• Buy energy-efficient. These white goods can last for around 17 years, according to the EnergySavingTrust, so they tend to be among the most long standing in the home. This means that when it comes to buying a new one we suggest you look for the most energy-efficient choice possible

  • Keep optimal temperatures. The Food Standards Agency suggests your fridge should be below 5°C (41°F) and your freezer should be -18°C (0°F). Dropping the temperature below this will take more energy.

  • Don't overfill your fridge. There needs to be some space to let the air circulate and keep your fridge at its set temperature. Try to not let it be more than three-quarters full at any given time and wait until hot food has cooled before putting it in the fridge.

  • Defrost the freezer regularly. This will help it work more efficiently. You should also replace any worn door seals and leave a small gap behind the appliance to let the warm air escape. Vacuuming behind the fridge to clear dust from the condenser coils is also advised.

What can I unplug to save money on my energy bills?

Unplugging appliances is one of the quickest and easiest ways to save money on your energy bills. Here is a list of some of the items you could unplug or switch off at the mains.

  • Television

  • Games console

  • Desktop computer, laptop and phones on charge

  • Printers

  • Microwave oven

The best approach might be to take a quick trip around the house to see what is plugged in and what sockets are switched on - including lights.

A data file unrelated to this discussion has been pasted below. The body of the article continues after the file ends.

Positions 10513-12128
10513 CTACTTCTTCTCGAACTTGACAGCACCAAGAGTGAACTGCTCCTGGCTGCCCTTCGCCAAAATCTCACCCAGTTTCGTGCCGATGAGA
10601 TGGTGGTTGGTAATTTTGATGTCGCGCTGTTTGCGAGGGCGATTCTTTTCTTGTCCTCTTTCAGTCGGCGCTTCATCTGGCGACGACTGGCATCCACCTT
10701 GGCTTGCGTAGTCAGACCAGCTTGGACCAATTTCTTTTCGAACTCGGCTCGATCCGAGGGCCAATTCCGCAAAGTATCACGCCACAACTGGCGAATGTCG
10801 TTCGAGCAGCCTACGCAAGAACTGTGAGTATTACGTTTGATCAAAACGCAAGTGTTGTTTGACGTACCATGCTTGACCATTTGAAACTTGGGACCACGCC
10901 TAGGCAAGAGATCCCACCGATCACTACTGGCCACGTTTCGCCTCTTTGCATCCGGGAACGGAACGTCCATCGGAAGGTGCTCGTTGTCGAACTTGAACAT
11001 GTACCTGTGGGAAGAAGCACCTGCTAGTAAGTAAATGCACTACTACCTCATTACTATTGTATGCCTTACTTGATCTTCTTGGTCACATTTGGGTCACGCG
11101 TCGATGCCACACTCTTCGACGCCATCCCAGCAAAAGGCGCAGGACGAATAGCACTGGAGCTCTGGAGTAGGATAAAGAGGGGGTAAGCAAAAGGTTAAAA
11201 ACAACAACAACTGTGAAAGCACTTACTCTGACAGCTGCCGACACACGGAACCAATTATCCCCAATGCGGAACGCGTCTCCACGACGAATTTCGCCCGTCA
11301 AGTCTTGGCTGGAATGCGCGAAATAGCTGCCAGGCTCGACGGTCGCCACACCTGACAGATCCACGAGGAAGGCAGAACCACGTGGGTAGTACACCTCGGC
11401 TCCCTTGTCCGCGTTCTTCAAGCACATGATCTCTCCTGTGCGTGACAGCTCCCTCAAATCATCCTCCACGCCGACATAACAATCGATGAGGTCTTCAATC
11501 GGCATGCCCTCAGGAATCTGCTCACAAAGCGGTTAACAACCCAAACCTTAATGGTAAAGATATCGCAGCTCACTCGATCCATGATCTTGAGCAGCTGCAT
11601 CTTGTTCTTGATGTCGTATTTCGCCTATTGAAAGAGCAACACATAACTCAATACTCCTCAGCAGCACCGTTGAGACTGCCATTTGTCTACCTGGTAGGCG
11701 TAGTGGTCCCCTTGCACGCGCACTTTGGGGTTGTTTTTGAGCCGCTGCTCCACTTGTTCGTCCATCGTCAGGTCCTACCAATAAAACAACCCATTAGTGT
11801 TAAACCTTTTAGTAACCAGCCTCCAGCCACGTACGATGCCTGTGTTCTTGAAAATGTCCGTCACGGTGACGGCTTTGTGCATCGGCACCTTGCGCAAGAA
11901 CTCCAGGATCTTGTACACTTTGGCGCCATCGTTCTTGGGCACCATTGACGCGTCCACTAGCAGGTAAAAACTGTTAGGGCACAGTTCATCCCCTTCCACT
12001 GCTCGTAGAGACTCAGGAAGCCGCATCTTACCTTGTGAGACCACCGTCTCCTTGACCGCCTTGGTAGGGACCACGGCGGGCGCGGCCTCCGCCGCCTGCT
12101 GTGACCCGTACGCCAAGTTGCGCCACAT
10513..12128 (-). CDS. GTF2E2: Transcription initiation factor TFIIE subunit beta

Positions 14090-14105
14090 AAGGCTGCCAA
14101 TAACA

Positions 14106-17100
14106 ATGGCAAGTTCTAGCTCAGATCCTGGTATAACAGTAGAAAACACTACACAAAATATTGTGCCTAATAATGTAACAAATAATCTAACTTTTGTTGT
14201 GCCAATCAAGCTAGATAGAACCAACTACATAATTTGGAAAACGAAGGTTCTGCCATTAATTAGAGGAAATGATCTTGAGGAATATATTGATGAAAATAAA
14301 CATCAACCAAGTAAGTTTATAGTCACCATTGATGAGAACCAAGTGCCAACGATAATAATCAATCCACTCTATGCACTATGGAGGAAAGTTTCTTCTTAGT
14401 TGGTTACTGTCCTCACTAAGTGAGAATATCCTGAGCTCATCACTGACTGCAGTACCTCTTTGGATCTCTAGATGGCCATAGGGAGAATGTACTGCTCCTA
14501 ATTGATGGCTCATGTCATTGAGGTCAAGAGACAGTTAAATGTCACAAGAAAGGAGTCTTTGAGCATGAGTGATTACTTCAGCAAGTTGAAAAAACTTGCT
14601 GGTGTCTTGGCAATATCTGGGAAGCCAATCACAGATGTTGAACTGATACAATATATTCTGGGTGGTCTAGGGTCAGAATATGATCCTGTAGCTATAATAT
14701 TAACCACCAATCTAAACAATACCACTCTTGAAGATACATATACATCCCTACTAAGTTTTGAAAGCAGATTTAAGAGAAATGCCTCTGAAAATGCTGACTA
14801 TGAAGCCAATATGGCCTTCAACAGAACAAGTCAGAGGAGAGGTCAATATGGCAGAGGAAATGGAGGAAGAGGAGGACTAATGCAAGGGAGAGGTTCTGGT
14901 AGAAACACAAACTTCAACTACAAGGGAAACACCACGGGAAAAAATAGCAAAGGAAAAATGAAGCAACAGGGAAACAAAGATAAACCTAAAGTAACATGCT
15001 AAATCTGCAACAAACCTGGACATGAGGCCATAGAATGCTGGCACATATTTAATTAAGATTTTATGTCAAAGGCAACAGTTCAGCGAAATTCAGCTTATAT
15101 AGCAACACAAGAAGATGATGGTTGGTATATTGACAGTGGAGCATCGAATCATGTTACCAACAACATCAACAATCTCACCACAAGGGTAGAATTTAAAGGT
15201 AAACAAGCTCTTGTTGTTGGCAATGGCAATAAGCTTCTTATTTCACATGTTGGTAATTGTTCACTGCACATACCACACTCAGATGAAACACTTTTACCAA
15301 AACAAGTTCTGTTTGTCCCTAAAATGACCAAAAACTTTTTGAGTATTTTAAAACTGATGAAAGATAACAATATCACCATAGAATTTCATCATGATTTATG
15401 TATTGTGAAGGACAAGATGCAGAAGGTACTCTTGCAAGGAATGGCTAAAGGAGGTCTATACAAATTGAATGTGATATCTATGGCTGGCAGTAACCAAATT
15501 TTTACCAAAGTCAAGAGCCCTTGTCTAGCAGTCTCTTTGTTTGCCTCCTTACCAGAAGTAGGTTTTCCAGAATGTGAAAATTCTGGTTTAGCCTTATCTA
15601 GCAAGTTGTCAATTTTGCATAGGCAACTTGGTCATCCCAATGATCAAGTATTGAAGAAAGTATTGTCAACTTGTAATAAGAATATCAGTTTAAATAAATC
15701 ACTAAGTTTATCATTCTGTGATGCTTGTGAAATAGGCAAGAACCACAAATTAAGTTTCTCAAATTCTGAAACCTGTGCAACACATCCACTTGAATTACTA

Do kettles use much electricity?

Considering a kettle is typically one of the smaller electrical appliances in the household they can still use a fair amount of electricity, particularly because we use them so regularly.

By only boiling the amount of water you need, you can make some hefty savings. When full, a standard 3kW kettle costs around 6p to bring to the boil, but boiling enough water for just one cup of tea costs around 1p. 

If you had three cups of tea a day, you could save more than £50 a year by not filling the kettle to the max. You could also opt for an insulated kettle that will take less time to boil and keep the water hot for longer.

Is it cheaper to use a microwave instead of an oven?

It is generally far more efficient to use a microwave than an oven. A microwave costs around 8p per day to run and an electric cooker costs 87p to run per day, according to research from energy supplier Utilita and supermarket chain Iceland.

This means that an electric oven could cost you up to £316.54 to run per year, while a microwave will only cost you £30.02 per year.